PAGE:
• soybeans (1/2 cup = 485 milligrams)
    • lima beans (1/2 cup = 484 milligrams)
    • kidney beans (1/2 cup = 358 milligrams)
  • Yogurt:
    • nonfat yogurt (8 ounces = 579 milligrams)
    • low-fat yogurt (8 ounces = 531 milligrams)
  • Milk:
    • skim milk (1 cup = 382 milligrams)
    • low-fat milk (1 cup = 366 milligrams)
  • Fruit:
    • bananas (1 medium banana = 422 milligrams)
    • peaches (1/4 cup = 398 milligrams)
    • cantaloupe (1/4 medium melon = 368 milligrams)
    • honeydew melon (1/8 medium melon = 365 milligrams)
  • Fish:
    • halibut (3 ounces = 490 milligrams)
    • yellowfin tuna (3 ounces = 484 milligrams)
    • rockfish (3 ounces = 442 milligrams)
    • cod (3 ounces = 439 milligrams)
  • Tomato-based products:
    • paste (1/4 cup = 664 milligrams)
    • puree (1/2 cup = 549 milligrams)
    • juice (3/4 cup = 417 milligrams)
    • sauce (1/2 cup = 405 milligrams)

Who might not get enough?

  • Potassium is the nutrient Americans are missing most.

Quick Tip: Cut up a banana and mix it with a cup of low- or nonfat yogurt to make a healthy snack or light lunch.

Magnesium

Magnesium is a nutrient that helps your body produce energy, and helps your muscles, arteries, and heart work properly. According to the USDA, the average American adult should get 380 milligrams of magnesium each day.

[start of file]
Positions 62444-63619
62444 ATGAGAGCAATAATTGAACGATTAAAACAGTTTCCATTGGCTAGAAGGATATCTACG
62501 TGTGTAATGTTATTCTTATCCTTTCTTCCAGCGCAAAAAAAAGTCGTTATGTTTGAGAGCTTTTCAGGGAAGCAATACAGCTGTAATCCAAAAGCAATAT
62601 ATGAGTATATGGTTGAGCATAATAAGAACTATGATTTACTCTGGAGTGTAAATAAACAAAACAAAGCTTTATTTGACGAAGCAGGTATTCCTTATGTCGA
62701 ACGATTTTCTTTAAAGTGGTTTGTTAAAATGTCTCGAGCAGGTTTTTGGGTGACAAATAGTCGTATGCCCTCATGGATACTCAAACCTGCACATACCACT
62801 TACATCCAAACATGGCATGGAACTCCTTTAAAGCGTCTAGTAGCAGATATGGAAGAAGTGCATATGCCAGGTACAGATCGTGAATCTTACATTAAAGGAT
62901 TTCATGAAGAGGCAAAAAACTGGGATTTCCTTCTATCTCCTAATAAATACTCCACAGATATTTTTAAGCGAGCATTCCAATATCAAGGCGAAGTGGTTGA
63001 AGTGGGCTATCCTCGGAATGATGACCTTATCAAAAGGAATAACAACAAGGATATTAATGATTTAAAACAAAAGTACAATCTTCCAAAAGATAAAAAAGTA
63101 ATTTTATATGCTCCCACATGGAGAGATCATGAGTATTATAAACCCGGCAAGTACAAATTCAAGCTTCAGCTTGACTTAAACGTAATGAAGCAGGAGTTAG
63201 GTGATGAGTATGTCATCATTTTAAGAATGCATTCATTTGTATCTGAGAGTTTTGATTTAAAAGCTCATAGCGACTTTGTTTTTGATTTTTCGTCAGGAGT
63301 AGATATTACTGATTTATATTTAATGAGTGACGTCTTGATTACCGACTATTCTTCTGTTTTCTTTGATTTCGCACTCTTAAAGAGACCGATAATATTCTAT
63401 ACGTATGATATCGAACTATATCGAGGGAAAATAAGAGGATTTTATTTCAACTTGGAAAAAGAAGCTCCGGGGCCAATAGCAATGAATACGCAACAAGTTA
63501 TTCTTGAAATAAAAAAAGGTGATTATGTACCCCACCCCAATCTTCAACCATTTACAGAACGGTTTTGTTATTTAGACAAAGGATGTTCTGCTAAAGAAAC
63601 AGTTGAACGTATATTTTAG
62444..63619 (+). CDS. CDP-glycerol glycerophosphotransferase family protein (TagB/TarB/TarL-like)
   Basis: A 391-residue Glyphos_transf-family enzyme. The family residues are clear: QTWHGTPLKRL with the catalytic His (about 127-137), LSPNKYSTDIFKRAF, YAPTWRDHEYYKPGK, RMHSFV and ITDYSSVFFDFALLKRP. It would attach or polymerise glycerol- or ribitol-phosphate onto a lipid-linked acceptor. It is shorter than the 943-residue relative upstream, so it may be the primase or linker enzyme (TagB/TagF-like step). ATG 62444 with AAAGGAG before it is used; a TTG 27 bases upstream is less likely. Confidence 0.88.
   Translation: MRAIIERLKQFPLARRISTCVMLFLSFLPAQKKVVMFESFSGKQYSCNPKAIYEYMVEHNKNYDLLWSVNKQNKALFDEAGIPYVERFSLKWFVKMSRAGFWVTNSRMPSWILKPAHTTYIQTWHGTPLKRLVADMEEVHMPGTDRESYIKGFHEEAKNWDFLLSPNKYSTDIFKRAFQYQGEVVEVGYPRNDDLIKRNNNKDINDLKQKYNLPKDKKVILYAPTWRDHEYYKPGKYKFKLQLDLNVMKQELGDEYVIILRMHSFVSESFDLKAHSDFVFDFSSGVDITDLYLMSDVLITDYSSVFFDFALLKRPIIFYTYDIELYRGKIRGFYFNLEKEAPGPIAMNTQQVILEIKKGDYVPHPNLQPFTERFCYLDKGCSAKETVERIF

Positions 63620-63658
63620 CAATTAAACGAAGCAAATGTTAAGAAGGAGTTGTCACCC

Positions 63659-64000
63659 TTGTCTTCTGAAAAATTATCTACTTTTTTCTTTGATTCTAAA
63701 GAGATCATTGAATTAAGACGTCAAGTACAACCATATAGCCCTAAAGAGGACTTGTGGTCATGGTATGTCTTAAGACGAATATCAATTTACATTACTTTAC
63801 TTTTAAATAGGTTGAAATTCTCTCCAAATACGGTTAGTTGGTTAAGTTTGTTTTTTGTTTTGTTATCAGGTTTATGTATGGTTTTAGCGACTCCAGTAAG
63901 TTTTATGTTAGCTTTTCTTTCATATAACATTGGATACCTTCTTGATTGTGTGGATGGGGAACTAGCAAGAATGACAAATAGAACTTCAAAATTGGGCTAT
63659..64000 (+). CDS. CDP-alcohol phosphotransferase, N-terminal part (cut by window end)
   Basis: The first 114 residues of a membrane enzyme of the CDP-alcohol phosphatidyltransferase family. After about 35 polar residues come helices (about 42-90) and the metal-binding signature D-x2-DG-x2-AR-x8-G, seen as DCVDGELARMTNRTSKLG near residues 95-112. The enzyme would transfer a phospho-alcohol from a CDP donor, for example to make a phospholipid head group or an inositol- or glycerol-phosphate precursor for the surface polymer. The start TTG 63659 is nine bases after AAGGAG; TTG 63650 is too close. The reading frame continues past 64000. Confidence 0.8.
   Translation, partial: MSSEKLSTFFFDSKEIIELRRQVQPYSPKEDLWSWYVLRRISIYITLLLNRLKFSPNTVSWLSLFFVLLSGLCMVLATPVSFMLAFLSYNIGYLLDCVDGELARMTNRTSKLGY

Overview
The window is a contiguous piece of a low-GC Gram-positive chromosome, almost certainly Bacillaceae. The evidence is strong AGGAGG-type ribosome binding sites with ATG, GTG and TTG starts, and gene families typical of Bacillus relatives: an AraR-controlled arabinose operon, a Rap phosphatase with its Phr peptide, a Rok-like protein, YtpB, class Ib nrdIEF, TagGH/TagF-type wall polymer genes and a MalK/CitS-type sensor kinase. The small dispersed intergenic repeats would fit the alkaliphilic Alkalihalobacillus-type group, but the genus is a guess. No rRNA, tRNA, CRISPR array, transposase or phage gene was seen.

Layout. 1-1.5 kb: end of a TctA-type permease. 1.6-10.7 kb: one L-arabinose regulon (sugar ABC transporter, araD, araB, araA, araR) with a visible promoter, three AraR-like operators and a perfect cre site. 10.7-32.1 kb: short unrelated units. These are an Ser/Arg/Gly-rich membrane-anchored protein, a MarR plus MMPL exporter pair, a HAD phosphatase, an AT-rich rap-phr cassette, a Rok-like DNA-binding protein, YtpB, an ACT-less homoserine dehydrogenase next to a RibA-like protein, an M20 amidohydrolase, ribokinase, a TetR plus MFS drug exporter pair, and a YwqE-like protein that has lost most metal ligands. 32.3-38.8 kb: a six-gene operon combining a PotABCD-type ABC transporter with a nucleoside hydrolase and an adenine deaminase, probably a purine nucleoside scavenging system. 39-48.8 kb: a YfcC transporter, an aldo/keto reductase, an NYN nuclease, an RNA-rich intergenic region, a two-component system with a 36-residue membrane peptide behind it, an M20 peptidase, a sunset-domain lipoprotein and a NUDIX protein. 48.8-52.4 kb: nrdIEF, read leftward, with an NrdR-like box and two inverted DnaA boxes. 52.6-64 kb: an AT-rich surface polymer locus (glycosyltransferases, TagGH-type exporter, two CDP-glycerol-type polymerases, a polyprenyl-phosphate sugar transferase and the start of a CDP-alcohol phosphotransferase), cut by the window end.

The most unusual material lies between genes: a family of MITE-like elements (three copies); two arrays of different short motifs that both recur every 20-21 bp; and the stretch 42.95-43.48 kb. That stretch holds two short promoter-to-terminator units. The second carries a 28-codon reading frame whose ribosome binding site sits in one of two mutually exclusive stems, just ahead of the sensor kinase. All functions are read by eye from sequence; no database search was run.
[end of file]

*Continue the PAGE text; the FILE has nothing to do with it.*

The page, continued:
The following foods are good sources of magnesium:

  • Vegetables:
    • pumpkin (1 ounce = 151 milligrams)
    • spinach (1/2 cup = 81 milligrams)
    • artichokes (1/2 cup = 50 milligrams)
  • Bran cereal (1 ounce = 103 milligrams)
  • Beans:
    • soybeans (1/2 cup = 74 milligrams)
    • white beans (1/2 cup = 67 milligrams)
    • black beans (1/2 cup = 60 milligrams)
    • navy beans (1/2 cup = 48 milligrams)
    • great northern beans (1/2 cup = 44 milligrams)
  • Tofu (1/2 cup = 47 milligrams)
  • Brown rice (1/2 cup = 42 milligrams)
  • Nuts:
    • brazil nuts (1 ounce = 107 milligrams)
    • almonds (1 ounce = 78 milligrams)
    • cashews (1 ounce = 74 milligrams)
    • peanuts (1 ounce = 50 milligrams)

Who might not get enough?

  • Non-Hispanic blacks.
  • Children ages 4 to 18.
  • Adults age 51 and older.
  • People who are obese.

Vitamin A

Vitamin A is associated with vision development and cellular growth and maintenance.

The following foods are good sources of vitamin A:

  • Organ meats, such as liver and giblets (3 ounces = 1490-9126 micrograms)
  • Vegetables:
    • sweet potatoes (1 medium potato = 1096 micrograms)
    • pumpkin (1/2 cup = 953 micrograms)
    • carrots (1/2 cup = 679 micrograms)
    • spinach (1/2 cup = 573 micrograms)
    • turnip greens (1/2 cup = 441 micrograms)
  • Cantaloupe (1/4 medium melon = 233 micrograms)

Who might not get enough?

  • Hispanics and Non-Hispanic blacks.